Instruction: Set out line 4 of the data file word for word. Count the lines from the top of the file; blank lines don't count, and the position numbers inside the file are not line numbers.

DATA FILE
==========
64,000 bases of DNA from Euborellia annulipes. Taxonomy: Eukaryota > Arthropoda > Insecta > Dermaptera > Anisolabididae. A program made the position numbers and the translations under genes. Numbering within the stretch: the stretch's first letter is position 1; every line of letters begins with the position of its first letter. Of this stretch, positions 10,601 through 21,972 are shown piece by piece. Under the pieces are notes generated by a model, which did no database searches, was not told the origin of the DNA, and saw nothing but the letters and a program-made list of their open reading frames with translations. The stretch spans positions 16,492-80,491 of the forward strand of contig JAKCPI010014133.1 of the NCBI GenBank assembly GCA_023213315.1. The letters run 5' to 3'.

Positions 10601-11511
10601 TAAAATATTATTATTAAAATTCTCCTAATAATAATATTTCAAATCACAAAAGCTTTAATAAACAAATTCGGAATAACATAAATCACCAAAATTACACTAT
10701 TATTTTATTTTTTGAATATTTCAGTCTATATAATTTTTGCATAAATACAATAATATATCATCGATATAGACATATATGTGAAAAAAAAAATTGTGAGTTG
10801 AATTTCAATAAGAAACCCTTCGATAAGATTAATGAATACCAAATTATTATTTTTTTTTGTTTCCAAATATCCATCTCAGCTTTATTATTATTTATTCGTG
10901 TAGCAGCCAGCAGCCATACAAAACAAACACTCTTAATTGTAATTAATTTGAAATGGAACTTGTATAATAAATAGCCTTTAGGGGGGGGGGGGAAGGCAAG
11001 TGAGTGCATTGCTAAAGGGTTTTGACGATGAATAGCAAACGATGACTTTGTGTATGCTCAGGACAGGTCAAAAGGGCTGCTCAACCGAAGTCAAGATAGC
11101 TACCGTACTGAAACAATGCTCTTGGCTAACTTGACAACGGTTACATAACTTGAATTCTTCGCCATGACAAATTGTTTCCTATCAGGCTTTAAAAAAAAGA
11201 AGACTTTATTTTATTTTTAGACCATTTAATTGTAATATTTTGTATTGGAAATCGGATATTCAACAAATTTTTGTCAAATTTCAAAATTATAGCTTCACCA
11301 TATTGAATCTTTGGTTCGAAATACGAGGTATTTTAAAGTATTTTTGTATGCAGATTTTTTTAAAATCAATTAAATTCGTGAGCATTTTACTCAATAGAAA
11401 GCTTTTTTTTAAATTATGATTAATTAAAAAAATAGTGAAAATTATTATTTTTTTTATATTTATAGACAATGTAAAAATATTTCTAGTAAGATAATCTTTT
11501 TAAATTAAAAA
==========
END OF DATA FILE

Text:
10701 TATTTTATTTTTTGAATATTTCAGTCTATATAATTTTTGCATAAATACAATAATATATCATCGATATAGACATATATGTGAAAAAAAAAATTGTGAGTTG